And I'm still over at A Writer's Mind with a chance to win a download of my Druids novel Temptations and Treachery and a $5 gift certificate to The Wild Rose Press!

And next week, a return to reviews. Honest!

Monday, March 8, 2010

Amusing side notes

Vacation has come and gone and I feel like this last week has flown by in a blur of confusion. In between working on writing projects, RL, day job, and quite a bit of sleeping, I've rediscovered my Colin Firth love. Ahh, Colin...

*ahem* where was I? Yes, side notes. Colin is not one of them....yum.
I'm over at Sky Purington's A Writer's Mind all week, stop by! I'm giving away a copy of Temptations and Treachery, she's graciously offered a $5 gift certificate to The Wild Rose Press, and you never know what else I'll give away. A evening handbag perhaps?

Trying to gather everything to send out to judges for the Hearts Thru History contest, Romance Through The Ages. Entries are du at midnight tonight, and I volunteered to be the Time Travel/Paranormal coordinator. Gotta make sure everything's good to go and all!

Also gathering covers for the RT I'm doing in July. Yes, it was expensive, but I think it's a great investment in my writing future, since the chances of me marrying dear Colin are slim. Actually none, he's already taken. Pity...

Saw the link on Un:Bound, thought it was hysterical. Seriously, #'s 4, 5, and 6 cracked my up. Course #9 is classic. :) What do you think?

By the way…your laptop is your wife.
James K. Walker, editor for Left Lion at speaker at the upcoming Writing Industries Conference shares his Top Ten Tips for writers.

1.Read your work out in public. You’ll develop a new found appreciation of tone, rhythm and punctuation. See the reaction of the audience as a kind of verbal editing. When they don’t laugh at your funny character, it’s because he isn’t funny.

2.Join a writing group and open the windows when you leave the flat. It will smell lovely and fresh when you come home and your girlfriend might finally agree to come over.

3.By the way…your laptop is your wife. That cute one that comes over when the flat smells nice is just your bit on the side. Treat her as such. Your loyalty is with your wife and a wife is for life.

4.Walk to work. This way you don’t have to waste valuable writing time joining a gym. There is no greater betrayal of the imagination, than joining a gym. Before you know it you’ll be slipping into your imagination and going over the various scenarios of your book.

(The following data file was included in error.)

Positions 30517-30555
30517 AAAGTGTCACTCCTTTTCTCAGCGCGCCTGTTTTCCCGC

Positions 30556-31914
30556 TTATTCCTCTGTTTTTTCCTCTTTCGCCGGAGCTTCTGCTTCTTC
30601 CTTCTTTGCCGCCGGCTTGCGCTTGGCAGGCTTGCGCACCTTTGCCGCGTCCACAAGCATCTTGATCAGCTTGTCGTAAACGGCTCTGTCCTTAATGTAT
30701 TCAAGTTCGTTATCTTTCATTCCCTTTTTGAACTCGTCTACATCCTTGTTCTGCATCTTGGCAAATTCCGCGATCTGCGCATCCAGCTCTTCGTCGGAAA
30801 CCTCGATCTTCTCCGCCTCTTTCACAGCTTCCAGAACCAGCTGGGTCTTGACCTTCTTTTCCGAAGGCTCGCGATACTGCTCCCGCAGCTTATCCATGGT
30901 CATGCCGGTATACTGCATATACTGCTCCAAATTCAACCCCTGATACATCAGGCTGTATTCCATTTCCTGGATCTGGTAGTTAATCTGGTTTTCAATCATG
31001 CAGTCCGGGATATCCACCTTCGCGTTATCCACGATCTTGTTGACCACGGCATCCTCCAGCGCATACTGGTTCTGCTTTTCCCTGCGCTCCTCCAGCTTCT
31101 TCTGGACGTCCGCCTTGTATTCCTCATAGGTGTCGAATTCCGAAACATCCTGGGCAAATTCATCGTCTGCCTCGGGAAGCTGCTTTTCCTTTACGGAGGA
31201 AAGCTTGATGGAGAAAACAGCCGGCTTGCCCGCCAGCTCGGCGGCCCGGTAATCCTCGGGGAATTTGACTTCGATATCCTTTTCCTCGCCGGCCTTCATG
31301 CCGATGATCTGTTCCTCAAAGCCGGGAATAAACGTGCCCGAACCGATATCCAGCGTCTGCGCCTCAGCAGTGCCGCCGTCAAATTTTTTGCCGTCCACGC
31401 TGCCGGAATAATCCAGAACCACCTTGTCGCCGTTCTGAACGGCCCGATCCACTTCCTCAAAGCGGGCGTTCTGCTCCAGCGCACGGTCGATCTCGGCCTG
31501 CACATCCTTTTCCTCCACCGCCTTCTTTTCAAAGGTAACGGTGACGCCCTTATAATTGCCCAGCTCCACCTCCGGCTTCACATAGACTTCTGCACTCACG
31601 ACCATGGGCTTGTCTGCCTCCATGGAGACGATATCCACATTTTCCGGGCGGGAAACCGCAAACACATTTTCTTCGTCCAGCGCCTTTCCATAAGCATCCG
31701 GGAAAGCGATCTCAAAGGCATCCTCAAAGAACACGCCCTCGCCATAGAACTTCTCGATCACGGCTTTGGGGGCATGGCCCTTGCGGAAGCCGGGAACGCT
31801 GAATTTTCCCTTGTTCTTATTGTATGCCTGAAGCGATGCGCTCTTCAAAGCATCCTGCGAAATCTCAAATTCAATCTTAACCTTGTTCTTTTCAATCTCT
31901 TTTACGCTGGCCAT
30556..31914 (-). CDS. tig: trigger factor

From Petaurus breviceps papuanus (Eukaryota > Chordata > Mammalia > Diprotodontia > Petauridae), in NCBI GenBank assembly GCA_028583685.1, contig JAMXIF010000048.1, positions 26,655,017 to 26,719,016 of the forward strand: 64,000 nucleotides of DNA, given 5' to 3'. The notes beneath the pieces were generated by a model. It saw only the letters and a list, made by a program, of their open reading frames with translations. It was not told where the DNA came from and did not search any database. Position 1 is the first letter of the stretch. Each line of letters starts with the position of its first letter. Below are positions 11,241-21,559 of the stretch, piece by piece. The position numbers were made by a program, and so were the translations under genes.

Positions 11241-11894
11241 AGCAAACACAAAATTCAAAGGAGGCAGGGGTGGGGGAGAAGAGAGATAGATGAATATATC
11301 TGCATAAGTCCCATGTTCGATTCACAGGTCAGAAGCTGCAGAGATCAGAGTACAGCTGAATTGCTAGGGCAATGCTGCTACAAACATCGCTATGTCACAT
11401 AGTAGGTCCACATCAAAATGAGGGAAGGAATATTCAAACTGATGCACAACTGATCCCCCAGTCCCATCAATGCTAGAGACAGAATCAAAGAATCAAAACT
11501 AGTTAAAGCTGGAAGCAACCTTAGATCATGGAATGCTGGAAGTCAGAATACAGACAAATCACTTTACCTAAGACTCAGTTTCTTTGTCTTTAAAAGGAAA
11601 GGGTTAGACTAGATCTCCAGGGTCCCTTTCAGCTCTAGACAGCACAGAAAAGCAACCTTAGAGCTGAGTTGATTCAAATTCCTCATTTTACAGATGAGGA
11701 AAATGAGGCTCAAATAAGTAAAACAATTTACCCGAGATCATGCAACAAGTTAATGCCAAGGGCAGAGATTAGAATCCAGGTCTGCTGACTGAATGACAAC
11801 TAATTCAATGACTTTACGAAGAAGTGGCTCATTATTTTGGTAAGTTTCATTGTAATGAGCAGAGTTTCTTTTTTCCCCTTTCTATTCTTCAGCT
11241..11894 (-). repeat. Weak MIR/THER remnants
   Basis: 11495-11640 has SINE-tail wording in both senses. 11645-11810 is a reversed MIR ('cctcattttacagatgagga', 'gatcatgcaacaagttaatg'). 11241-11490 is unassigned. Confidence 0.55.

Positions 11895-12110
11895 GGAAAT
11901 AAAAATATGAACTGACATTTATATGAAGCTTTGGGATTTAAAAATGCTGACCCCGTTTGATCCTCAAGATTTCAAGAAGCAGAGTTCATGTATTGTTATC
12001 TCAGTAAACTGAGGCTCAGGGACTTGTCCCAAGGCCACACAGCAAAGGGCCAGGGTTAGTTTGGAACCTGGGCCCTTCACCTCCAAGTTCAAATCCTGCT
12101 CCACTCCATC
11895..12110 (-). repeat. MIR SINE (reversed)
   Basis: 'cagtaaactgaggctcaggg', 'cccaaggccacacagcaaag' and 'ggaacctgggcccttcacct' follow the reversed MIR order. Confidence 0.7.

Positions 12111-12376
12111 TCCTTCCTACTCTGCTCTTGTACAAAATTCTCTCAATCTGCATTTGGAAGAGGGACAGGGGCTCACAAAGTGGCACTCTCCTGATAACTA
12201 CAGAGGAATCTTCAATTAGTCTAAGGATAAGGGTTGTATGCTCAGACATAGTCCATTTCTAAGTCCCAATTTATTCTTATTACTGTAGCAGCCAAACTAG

5.Take a pencil and paper with you as you’ll be stopping every ten seconds to scribble these ideas down. It’s probably a good idea to invest in a pencil sharpener, finances permitting.

6.Buy a memory stick and type up everything you’ve just written when you get to work because you’ll lose the scraps of paper.

7.Get a job where you can write in peace and preferably one without too much responsibility. I strongly recommend the public sector. The perfect job is one in which you are able to do eight hours work in three, thus enabling you to write for the other five. This is the closest you’ll ever get to being a regularly paid writer. Feels great, doesn’t it.

8.Ensure you have a boss who doesn’t mind you being late. (see point 5)

9.Write a blog. It’s like having a regular mental workout and a good way to track the development of your thoughts. I don’t have a camera and so the blog is the closest thing I have to a photographic album. It’s also a great place to outlet those thoughts you know you’ll never have time to turn into stories but will eat away at you regardless. Like the one about ‘the strange man who used to crouch down every ten seconds by the side of the road to scribble something down. Nobody knew what he was writing or why he did it but…’

10.Don’t write a list of top ten writing tips when you haven’t had your novel published yet. It’s arrogant, delusional and distracts you from what matters. As does reading funny quotes by Philip Pullman on a Saturday afternoon.

What's on your agenda this week?

Monday, March 1, 2010

TWRP is looking for Short Stories

This is an excerpt from an email Rhonda Penders, co-owner of The Wild Rose Press, sent out. They're looking for short stories. I'm planning on submitting my Vintage Rose story sooner rather than later now. It's set in 1920 New York and takes place over four 25-35K word books.

When we're talking short, we're not talking so short there's no story. There is a definite need for stories that hit the 25K - 50K range.

Another good reason to write shorts is for audibles (the old books on tape). We
have entered an agreement with a company that does audibles. I'm working behind
the scenes to get some of our manuscripts to them. This company wants very
very few full length novels - they want shorts.

Anyway, if you have a short story in your mind, now is the golden time to get
that submission in. If you've never written anything short - try it. Sometimes
trying to do something with less can be very satisfying.